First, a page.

Category Archives: Phrasal Verbs

200 Top English Phrasal Verbs

If You Only Ever Learn 200 English Phrasal Verbs, Learn These!

200 Top English Phrasal Verbs

Here are 200 of the most common everyday English phrasal verbs that native speakers use all the time. Check how many you already know, then make a conscious effort to learn the rest.

If you only ever learn 200 English phrasal verbs, learn these!

If You Only Ever Learn 200 English Phrasal Verbs, Learn These!

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20 English Phrasal Verbs with RUN (Infographic)

20 English Phrasal Verbs with RUN (Infographic)

Improve your English vocabulary by learning and using these 20 English phrasal verbs with RUN:

20 English Phrasal Verbs with RUN (Infographic)

20 English Phrasal Verbs with RUN (Infographic)

20 English Phrasal Verbs with RUN:

run about – run during play
run across – discover
run after – chase
run away – flee
run down – list
run somebody down – criticise
run into somebody – meet accidentally
run into something – encounter a problem
run off – print copies
run off with somebody – elope
run on – keep running
run on – be powered by
run out (of) – have none left
run out on – abandon
run over – hit with a vehicle
run something past somebody – check
run through something – preview
run to – reach a certain amount
run up (a bill) – spend a lot
run with something – accept and support


Learn 20 New English Phrasal Verbs! Doreen’s Problem

sharonang / Pixabay

a) Translate fifteen phrasal verbs connected with diet and fitness below. Read the dialogue then complete each gap with the correct form of one of the phrasal verbs:

Doreen is talking to her good friend Barbara at a bus stop:

Doreen: ‘You know, Bar, I just can’t seem to 1. _______________. It doesn’t matter what I do. I 2. _______________ for that gym in December, the one that I told you about, and I’ve been 3. _______________ there really intensively, you know, to try and 4. _______________ the calories – honest! – but it’s just no use. When I get home from work there’s my husband Bazza tucking into a lovely chicken sandwich, and I can’t help but join him. After that I might fill up on crisps and popcorn, then in the evening I’ll probably 5. _______________ a few more chicken sandwiches in the kitchen… It’s no wonder that I 6. _______________ weight, is it, Bar?’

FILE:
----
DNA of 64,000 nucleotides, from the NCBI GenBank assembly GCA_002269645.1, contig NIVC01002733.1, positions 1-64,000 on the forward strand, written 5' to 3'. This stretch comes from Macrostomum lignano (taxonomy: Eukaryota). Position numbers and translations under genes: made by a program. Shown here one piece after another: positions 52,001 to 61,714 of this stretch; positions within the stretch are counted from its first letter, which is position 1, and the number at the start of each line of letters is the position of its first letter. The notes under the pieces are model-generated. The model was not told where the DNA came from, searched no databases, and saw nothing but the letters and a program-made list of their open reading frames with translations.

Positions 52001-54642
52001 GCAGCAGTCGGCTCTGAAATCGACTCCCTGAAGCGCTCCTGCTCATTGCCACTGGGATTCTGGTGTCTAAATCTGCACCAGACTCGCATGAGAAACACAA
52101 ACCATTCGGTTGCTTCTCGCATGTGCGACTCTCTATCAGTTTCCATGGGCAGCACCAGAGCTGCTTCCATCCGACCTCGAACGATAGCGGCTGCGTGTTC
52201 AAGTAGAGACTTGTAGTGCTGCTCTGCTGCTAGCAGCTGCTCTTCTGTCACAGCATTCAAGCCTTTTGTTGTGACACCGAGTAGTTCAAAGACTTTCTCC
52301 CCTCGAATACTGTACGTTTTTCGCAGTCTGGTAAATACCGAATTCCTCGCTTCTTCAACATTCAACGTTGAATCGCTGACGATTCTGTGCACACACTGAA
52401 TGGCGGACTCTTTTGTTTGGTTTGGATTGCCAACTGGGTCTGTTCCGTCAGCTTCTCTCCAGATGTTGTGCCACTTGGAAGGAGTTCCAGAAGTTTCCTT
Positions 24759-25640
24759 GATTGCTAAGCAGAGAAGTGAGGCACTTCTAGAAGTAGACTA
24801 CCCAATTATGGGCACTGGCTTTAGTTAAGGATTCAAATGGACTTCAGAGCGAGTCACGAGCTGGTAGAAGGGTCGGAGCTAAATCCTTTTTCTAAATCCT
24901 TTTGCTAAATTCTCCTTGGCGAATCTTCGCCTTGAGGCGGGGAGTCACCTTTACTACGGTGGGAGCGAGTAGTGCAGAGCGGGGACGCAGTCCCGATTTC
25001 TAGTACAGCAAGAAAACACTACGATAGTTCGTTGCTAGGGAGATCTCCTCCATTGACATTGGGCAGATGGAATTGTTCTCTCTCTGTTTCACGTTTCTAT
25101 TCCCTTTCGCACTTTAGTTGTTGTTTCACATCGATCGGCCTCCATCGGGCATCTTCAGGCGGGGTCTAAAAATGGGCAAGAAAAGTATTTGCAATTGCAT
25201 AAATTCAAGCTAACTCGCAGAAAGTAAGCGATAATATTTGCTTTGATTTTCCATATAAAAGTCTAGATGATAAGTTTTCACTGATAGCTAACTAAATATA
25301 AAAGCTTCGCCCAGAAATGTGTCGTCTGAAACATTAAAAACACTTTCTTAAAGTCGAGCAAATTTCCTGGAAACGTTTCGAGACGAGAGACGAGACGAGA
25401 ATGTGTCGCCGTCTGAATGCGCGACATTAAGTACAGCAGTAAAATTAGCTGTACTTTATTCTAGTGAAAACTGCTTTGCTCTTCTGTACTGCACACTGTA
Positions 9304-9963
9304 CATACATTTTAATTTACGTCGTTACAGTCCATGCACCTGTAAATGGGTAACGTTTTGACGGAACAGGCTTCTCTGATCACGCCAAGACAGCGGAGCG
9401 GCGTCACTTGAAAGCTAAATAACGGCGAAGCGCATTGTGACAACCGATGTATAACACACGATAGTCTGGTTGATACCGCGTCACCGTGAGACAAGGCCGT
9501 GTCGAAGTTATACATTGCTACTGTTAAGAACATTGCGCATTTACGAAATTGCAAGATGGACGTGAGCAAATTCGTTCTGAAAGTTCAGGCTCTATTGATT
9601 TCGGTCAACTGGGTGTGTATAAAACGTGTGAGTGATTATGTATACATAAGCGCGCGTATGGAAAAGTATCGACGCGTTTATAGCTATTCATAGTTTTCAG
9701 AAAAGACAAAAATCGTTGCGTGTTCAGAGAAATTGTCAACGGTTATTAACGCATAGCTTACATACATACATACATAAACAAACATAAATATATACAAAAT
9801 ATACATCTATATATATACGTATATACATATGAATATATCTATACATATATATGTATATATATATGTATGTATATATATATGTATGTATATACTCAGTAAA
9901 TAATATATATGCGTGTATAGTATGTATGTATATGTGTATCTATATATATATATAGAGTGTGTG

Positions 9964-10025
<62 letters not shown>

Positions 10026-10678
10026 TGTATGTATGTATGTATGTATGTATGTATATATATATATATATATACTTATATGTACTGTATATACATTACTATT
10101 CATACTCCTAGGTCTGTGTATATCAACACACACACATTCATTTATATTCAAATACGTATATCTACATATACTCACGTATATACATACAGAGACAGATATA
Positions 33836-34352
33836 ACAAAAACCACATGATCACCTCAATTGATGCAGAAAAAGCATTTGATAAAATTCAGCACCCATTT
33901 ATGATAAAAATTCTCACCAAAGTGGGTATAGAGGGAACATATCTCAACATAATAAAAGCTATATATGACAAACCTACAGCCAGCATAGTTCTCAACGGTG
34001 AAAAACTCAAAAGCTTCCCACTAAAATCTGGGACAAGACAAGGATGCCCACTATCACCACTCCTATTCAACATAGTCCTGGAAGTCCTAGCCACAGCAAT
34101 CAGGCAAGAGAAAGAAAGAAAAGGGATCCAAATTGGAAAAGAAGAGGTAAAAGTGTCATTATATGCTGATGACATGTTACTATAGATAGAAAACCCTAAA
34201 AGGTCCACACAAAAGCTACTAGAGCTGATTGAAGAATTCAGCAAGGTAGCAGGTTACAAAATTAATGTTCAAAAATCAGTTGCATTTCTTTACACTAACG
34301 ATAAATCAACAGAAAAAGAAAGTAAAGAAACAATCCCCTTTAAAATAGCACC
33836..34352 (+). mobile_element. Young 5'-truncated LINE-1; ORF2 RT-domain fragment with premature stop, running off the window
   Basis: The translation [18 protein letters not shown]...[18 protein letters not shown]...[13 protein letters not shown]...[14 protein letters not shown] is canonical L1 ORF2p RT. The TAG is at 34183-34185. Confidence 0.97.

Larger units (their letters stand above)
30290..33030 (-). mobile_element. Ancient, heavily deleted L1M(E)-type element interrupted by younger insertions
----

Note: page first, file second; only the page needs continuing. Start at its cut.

Barbara: ‘I don’t know. Maybe you’re just big-boned. Do you still 7. _______________ at different restaurants every weekend?’

Doreen: ‘Yes, but I always mean to have the healthy option. You know, I can’t help wolfing down a delicious plate of chicken and chips and then 8. _______________ a huge cake for pudding.’

Barbara: ‘You know, you mustn’t pig out, Doreen! How many times do I need to tell you? It’s no good for your body. You know, you’ve got to cut back on your food, right, and 9. _______________ your calorific intake.’

Doreen: ‘You what, Bar?’

Barbara: ‘Try to 10. _______________ the fatty food and sweets for a few weeks, and 11. _______________ the crisps for good. Have you thought about 12. _______________ jogging? That would help you to 13. _______________ the calories in a controlled kind of way.’

Doreen: ‘I did try that once – with Bazza. We were exhausted after a few hundred metres and walked to the nearest pub, where we met some pals and 14. _______________ a few drinks – and the landlady 15. _______________ a fabulous chicken pie…!’

b) Find five more phrasal verbs connected with eating in the text. Translate them and write two sentences with each phrasal verb.


a) 1. slim down. 2. signed up. 3. working out. 4. burn off. 5. knock up. 6. put on. 7. eat out. 8. putting away. 9. cut down. 10. cut out. 11. give up. 12. taking up. 13. work off. 14. knocked back. 15. dished up.

b) tuck into; fill up on; wolf down; pig out; cut back. Answers will vary.

Idiom of the day – To swan about

To swan about means to walk around in a public place in a particularly ostentatious manner – hoping that everybody notices you and in particular the fabulous – and maybe expensive – clothes and hairstyle that you are sporting. It could be said that swans do not swan about, but rather glide effortlessly on silken waters. This idiom is, therefore, a bit of a slur against swans, which are naturally elegant and beautiful creatures, and do not need to try to be noticed – unlike those who must swan about.